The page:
The tradition was not new to represent himself in his own studio or to paint his friends in theirs. But what differences there are between, for example, Les Ménines by Velázquez, Fantin-Latour's Hommage à Delacroix and Bazille's Studio on the rue La Condamine.
Our painter moved into his new studio in January 1869 and remained there until April 15, 1870. Here, the space and light prove the artist's evolution. The room is spacious and opens widely on the outside thanks to the immense bay window through which one sees Parisian buildings. The organization of the space here is very different from that of the earlier studios. Bazille has chosen to show us this one, no longer empty but animated. When we enter, we are first seduced by the height of the ceiling, by the perspective on the roofs of Paris, by the wooden staircase, the whole offering a pleasant volume.
Bazille's intimate world is no longer confined. In the middle of the painting, this desired impression of space is reinforced by a void; Bazille has indeed decided to leave this area free, which is furnished only by an armchair upholstered in green velvet already present in The Artist's Studio in the rue de Furstenberg. The bay window is half-closed by a huge black curtain that particularly catches the eye; in a letter from the Summer of 1868, Renoir gives the measurements: "4 meters high by three wide..."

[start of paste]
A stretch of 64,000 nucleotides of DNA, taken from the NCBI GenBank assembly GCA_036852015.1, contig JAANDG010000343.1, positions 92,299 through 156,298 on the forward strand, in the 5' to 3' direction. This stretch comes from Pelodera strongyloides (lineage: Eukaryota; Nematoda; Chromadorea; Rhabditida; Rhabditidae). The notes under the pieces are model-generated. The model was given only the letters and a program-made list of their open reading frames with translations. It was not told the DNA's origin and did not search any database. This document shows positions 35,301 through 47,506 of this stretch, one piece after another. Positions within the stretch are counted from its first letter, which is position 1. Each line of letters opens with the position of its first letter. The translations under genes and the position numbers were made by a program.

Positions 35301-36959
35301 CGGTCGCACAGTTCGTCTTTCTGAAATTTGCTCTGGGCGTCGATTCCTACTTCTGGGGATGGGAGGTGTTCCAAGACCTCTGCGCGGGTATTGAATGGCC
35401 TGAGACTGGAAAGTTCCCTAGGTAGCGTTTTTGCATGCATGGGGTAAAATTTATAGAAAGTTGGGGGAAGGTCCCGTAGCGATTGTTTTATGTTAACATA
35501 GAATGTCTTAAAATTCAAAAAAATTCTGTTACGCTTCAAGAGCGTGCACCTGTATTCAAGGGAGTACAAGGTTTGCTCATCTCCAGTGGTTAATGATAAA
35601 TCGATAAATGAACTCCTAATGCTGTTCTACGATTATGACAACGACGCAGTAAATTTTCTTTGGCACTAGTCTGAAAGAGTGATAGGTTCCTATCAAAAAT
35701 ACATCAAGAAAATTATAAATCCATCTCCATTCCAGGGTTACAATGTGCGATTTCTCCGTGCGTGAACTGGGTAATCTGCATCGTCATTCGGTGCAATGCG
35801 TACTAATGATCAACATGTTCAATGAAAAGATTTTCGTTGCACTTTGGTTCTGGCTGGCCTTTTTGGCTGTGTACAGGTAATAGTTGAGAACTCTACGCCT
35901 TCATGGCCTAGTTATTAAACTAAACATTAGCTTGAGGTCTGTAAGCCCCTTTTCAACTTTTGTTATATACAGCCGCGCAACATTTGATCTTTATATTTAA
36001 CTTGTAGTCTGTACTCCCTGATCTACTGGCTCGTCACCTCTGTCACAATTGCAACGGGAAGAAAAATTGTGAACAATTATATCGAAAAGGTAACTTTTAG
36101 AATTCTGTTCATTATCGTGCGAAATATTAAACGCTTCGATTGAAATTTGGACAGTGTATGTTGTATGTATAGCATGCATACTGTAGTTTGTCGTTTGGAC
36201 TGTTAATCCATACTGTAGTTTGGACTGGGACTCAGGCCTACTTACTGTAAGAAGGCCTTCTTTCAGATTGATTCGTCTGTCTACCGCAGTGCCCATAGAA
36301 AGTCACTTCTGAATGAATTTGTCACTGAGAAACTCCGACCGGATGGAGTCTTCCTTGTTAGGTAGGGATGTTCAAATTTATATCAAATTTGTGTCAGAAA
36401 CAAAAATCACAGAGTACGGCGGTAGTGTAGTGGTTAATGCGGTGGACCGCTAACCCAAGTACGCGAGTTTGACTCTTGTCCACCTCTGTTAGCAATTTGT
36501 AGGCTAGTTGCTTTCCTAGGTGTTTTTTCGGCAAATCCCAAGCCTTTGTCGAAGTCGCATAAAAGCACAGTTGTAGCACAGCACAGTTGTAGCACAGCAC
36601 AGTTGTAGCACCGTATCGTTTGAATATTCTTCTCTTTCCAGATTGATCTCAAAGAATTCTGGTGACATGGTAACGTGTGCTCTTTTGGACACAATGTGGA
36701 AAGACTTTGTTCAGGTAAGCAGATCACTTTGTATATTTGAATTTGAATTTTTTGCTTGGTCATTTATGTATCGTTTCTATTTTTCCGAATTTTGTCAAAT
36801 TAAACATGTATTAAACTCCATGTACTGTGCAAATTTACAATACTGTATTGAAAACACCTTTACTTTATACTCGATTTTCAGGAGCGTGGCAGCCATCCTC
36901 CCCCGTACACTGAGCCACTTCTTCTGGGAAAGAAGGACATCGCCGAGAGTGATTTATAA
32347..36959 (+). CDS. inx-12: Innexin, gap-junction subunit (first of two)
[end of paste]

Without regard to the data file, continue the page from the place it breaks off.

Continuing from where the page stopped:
The interest of this studio, Bazille understood, is its view on the rue de Rome. How can we prevent from thinking here of the Rue Halévy vue du sixième étage and of Le Balcon sur le Boulevard Haussmann by Caillebotte [Bérhaut, Catalogue raisonné Caillebotte, 1978, nos. 116 and 136]?
Bazille arranged few objects in this vast rectangular room. On the right, a stove, reddened like the one in The Artist's Studio in the rue de Furstenberg, is reminiscent of L'Atelier by Delacroix, whose attribution is now questioned. Against the right wall, a small round table with the flaps folded back; in the corner, a black piano that we see for the first time, a symbol of Bazille's passion for music and his friendship with Edmond Maître. Facing us, against the wall, a pink sofa is the most visible element of comfort in the painting.
The spatial organization of the studio - that emptiness we've been talking about - highlights two preoccupations that concern Bazille. The first is to show himself in the midst of his friends, the second is to exhibit his paintings.
Six people are painted here. Bazille, in front of the easel, gives explanations about the View of the Village and holds a palette in his left hand. The man facing him and listening is Manet. At the piano is Edmond Maître. The other three figures have been the subject of controversial identifications.